“When you turn a Mellotron on it’s like starting a car,” says Sansone. “There’s lots of stuff moving around and spinning around and clunking, there’s a lot happening to create these ghostly sounds. There’s a real-world mechanism happening in that box.”
Playing the Mellotron is an art in itself — one dictated by the limitations of the machine. “One of the main things that’s tricky, or is a part of the learning curve of playing one, is that you have a limited amount of time you can hold onto each note,” says Sansone. “Each piece of tape only plays for about 7 or 8 seconds, they don’t actually loop. When you play a key you’re actually just playing a piece of tape and when you let off that key the tape immediately rewinds to go back to the start. So, if you’re doing things that need a lot of sustain, you have to learn how to fake that with your technique. That’s part of the challenge of it. There’s nuances and tricks to it.”
With the arrival of the first digital samplers in the 1980s, like the Fairlight, the Mellotron quickly began to fall out of favor. By the middle of the decade, further technological advances in samplers and synthesizers had effectively put Mellotron makers on both sides of the Atlantic out of business.
For Sansone, his experience with the Mellotron is inextricably linked to Memphis: the first time he saw one in person was in the mid-‘90s while working at Midtown’s Ardent Studios, and first time played one was a few years later at Easley McCain Recording. “If you find an old Mellotron in a studio, usually they’re in some state of disrepair – they’re famously temperamental machines,” says Sansone, chuckling.
By the mid-‘90s, the instrument had gained a kind of retro cachet and Mellotron manufacturing was relaunched in the 2000s by a Swedish-Canadian company that acquired the rights to the name, original tape sounds and patents.
“Sometime in the late-‘90s, the Mellotron and the Chamberlin, those sounds started popping up on a lot of new records," says Sansone. "That sound was becoming part of the pop vocabulary again. Recordings that Jon Brion did, or Patrick Warren who worked with Michael Penn and Fiona Apple, there was a Los Angeles art pop production style that incorporated the Mellotron and Chamberlin. It’s a sound that I’ve been utilizing on most things I’ve done the last 20 years as well.”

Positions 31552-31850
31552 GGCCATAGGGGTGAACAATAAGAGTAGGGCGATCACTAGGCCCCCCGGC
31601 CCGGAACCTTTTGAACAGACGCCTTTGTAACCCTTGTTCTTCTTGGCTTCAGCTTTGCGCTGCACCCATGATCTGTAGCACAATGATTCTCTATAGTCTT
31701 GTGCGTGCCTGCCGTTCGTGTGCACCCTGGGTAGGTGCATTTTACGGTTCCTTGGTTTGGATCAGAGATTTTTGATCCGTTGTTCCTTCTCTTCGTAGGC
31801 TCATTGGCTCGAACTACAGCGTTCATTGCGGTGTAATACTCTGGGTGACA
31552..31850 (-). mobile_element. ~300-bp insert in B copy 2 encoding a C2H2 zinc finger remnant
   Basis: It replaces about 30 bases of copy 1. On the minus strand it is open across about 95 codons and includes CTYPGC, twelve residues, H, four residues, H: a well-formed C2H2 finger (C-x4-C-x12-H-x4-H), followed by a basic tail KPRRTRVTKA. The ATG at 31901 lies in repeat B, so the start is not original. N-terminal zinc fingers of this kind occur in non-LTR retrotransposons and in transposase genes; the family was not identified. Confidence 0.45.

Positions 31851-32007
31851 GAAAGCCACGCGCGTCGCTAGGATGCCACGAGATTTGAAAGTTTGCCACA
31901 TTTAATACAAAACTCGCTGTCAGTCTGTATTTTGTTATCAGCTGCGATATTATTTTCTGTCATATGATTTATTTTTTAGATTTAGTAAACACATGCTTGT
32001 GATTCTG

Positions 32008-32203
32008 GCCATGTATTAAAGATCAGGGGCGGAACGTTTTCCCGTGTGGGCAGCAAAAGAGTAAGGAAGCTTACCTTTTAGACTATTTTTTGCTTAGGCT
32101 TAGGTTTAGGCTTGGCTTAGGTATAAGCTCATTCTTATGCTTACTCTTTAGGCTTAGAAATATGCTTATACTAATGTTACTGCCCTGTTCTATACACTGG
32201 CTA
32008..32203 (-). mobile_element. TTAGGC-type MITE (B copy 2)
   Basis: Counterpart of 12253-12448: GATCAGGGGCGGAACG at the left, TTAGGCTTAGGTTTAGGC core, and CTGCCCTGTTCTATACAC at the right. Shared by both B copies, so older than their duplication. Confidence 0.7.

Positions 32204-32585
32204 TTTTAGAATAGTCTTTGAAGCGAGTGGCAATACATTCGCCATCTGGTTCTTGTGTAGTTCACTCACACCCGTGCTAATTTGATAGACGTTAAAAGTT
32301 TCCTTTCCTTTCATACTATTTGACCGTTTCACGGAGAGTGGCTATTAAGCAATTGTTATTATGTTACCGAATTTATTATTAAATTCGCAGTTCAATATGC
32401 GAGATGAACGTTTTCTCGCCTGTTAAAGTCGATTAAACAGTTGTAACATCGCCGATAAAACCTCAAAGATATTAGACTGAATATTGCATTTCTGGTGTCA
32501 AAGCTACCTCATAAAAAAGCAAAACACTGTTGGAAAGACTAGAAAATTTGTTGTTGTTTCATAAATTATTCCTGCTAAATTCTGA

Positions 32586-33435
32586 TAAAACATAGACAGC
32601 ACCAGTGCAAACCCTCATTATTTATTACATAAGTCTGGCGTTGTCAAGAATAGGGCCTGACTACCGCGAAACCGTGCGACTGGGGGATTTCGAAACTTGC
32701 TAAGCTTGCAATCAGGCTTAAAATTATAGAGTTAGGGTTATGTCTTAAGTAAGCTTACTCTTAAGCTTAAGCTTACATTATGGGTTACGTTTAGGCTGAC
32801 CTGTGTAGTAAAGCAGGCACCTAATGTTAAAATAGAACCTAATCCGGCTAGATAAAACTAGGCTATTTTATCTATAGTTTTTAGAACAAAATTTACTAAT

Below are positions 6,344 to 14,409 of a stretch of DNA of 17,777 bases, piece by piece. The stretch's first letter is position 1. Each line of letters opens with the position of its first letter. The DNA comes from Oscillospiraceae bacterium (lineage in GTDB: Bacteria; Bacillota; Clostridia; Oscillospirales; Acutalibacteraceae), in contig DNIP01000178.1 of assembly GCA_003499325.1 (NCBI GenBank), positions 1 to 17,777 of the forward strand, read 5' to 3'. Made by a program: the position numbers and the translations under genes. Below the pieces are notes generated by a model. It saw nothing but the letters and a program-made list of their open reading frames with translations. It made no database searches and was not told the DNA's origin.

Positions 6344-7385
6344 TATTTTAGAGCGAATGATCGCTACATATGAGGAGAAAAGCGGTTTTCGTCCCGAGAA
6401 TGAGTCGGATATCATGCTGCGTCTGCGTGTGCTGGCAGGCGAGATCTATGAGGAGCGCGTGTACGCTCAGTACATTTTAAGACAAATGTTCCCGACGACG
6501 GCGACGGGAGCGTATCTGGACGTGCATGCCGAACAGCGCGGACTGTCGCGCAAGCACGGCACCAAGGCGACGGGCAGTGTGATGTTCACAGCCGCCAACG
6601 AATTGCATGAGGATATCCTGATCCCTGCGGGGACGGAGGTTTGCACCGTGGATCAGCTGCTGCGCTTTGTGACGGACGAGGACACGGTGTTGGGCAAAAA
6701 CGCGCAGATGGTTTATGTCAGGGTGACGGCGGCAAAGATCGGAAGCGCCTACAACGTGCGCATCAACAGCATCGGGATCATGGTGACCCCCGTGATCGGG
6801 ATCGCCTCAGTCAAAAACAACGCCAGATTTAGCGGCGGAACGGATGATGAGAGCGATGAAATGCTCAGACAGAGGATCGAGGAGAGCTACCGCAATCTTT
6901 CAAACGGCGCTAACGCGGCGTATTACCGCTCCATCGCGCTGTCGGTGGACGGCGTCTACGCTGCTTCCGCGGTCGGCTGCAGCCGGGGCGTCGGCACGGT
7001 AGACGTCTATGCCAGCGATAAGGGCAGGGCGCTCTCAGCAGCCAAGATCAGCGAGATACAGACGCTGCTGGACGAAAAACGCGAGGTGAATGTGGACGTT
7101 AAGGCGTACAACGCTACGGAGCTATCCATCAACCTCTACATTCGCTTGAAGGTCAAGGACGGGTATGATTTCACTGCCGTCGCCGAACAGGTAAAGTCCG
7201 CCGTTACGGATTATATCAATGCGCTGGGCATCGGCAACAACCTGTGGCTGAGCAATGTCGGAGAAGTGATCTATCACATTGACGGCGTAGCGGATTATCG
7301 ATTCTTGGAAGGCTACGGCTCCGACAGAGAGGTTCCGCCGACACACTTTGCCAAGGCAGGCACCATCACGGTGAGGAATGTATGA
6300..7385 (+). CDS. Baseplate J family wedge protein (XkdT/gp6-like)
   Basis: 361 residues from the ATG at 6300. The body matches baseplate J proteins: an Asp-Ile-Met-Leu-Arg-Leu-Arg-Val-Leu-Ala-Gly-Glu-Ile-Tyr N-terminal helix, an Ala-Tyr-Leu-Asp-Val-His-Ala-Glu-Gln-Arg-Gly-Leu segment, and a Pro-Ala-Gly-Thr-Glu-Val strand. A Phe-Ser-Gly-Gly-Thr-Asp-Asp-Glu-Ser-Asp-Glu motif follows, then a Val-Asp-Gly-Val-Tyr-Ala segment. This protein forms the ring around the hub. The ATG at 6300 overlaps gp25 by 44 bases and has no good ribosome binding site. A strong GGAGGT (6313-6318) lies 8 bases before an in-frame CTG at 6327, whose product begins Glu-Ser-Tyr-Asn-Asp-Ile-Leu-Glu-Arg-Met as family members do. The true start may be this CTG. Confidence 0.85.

As a member of Chicago post-rockers Wilco, Sansone has used the instrument regularly live and on record. Eight years ago, Wilco bought one of the new tape Mellotrons from Sweden — and Sansone even recorded some custom sounds for the machine that are now commercially available.
“We have one of the new tape-based Mellotrons at the Wilco studio, and for live shows we take one of the smaller digital machines with us, which are also great. For this upcoming (Mellotron Variations) performance we're using a combination of vintage tape Mellotrons, newly built tape Mellotrons, and some digital Mellotrons.”
The concert from Sansone, Medeski, Grant and Kirkscey will be made up almost exclusively of new material the quartet has composed. “Earlier this year, we spent a few days playing ideas, playing off each other,” says Grant. “The way we were composing was really just jamming.”
Adds Sansone: “But because you have all these sounds, these orchestral textures, it’s like orchestral jamming, in way. It’s fun to be able spontaneously throw a big choir into the mix, or a string section or woodwinds, or whatever you want on a whim.”
Grant says that the upcoming show will be recorded, though there are no definite plans for its release. He also hopes to perform Mellotron concerts outside of Memphis – although given how heavy and delicate the instruments are to transport it’s a major undertaking. “But we might try and do some special events or festivals down the line,” says Grant.
In the meantime, local audiences will get a chance to hear multiple Mellotrons performing in way that’s never happened before.
“It’s actually the first time I’ve ever performed with other Mellotrons,” says Sansone. “If I’m on a recording session or even with Wilco, I’m the Mellotron guy. But this is the first time being part of an ensemble of Mellotron players. It’s going to be really exciting.”